The Donoho is home to a modern entertainment center that hosts live music every Saturday night and can accommodate up to 400 people. With its stately front porch, gazebo and pristine grounds – and the option of a horse-drawn carriage – the hotel has hosted a growing number of outdoor weddings and receptions in addition to church groups, tour groups, corporate conferences and other special events.
Family-style country meals, the friendly nature of people in town and old-fashioned solitude keep visitors coming back, Stroop says.
“We’ve had several doctors who like to get away for two or three days and just read,” he says. “It’s beautiful on the porch, or under the 100-year-old shade trees. People are the world’s best around here, and you have the ability to almost hibernate – to get out of the fast pace for awhile, with this beautiful scenery around you.”
Armour’s Red Boiling Springs Hotel
Built in 1924, Armour’s Red Boiling Springs Hotel offers the only mineral bathhouse in Red Boiling Springs – and it’s also the only mineral bathhouse known to be operating in Tennessee. The bathhouse features two claw-foot bathtubs, a steam room and massages with a certified massage therapist by appointment.
The 26-bedroom historic hotel (14 of which are open to guests) includes a dining room that seats up to 80 people. Owned and operated by Dennis and Debra Emery, with help from Debra’s family, the home offers plenty of diversions aimed at slowing down: large porches with porch swings and rocking chairs, a small library full of books, a letter-writing table with pens and stationary, a hammock, a fire pit, board games, and classic games such as horseshoes and badminton.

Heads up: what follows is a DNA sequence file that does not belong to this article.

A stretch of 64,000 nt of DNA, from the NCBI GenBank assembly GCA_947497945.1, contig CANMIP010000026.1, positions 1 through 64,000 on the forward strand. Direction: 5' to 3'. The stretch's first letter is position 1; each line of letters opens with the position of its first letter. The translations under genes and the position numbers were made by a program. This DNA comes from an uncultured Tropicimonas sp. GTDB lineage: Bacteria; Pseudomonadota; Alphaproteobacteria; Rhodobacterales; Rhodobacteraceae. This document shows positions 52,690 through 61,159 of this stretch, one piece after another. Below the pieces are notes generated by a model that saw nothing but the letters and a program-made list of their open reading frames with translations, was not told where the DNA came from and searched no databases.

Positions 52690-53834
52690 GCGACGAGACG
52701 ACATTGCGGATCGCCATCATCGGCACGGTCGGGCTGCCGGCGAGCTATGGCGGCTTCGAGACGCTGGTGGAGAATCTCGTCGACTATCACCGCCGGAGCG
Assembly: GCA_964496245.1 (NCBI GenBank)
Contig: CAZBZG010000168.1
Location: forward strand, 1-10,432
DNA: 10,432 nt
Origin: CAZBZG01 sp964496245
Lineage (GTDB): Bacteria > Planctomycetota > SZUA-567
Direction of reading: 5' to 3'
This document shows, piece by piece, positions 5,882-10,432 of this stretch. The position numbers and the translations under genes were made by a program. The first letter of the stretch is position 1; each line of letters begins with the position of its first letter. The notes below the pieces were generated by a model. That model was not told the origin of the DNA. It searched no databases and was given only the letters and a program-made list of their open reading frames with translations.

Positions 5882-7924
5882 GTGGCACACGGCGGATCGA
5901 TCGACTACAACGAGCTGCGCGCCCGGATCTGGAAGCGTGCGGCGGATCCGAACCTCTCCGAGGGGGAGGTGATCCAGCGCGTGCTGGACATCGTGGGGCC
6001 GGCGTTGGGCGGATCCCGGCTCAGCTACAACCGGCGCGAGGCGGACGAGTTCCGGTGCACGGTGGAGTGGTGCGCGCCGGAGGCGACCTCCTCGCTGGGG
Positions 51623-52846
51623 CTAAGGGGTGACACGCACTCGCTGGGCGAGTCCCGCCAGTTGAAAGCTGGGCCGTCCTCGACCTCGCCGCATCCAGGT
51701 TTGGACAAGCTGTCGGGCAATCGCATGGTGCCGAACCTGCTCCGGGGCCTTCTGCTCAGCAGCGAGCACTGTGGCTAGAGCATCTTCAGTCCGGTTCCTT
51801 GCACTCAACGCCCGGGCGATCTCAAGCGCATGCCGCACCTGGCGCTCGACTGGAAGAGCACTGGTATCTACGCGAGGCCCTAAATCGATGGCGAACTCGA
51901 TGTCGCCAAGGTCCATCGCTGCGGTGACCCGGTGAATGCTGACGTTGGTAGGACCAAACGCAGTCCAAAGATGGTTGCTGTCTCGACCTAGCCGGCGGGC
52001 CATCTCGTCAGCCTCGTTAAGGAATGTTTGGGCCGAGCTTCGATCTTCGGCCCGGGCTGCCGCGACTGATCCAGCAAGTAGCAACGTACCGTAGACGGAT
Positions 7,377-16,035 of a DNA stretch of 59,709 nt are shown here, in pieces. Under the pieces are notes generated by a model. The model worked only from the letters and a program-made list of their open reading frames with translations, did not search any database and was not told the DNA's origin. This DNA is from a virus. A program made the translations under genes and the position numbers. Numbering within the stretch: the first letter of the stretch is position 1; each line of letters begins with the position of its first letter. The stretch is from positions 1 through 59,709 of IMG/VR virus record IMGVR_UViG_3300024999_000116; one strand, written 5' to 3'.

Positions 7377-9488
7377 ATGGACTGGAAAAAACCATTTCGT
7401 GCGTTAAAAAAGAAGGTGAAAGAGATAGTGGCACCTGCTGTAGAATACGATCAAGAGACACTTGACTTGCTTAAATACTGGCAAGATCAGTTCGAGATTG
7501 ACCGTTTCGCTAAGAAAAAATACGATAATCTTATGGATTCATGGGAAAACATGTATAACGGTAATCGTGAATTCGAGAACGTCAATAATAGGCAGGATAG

“We usually have a puzzle going in the dining room, and everyone comes along and works on it,” says Debra Emery. “I want everyone to feel like they’re at home – except they don’t have to wash dishes.”
Visitors will also find hearty, homemade, family-style meals here, along with some modern touches such as wireless Internet access.
How It All Started
Red Boiling Springs (originally called Salt Lick Creek) first became famous in the 1800s for its mineral waters. An early settler named Shepherd Kirby claimed the water cured his infected eyes, and talk of his miraculous healing in the sulfur water spread fast. Before long, travelers began to arrive seeking cures for all sorts of ailments.
Settlers soon noticed the water sometimes had a red tint, and it looked as if it were boiling. So in 1847, the town was named Red Boiling Springs. The springs were never hot, however. “Boiling” refers to the water’s appearance.
Five kinds of mineral water – each with different concentrations of hydrogen sulfide gas, including one with no mineral traces at all – can be found in Red Boiling Springs. These five kinds of mineral waters are said to be found collectively like this only in Red Boiling Springs and a small village in Germany.
The water table has dropped through the years, and mineral water doesn’t flow in the open creek. But visitors can still sample mineral water from some private wells, including two wells on the property of The Donoho Hotel.
Nestle Waters North America Inc. began bottling the mineral-free water from Red Boiling Springs in 2004.
Source: Robert Stroop, owner of The Donoho Hotel, and Where the Healing Waters Flow, a DVD produced by Navigation Advertising.
If You Go:
The Thomas House
www.thomashousehotel.com, (615) 699-3006
The Donoho Hotel
www.thedonohohotel.com, (800) 799-1705
Armour’s Red Boiling Springs Hotel
www.armourshotel.com, (615) 699-2180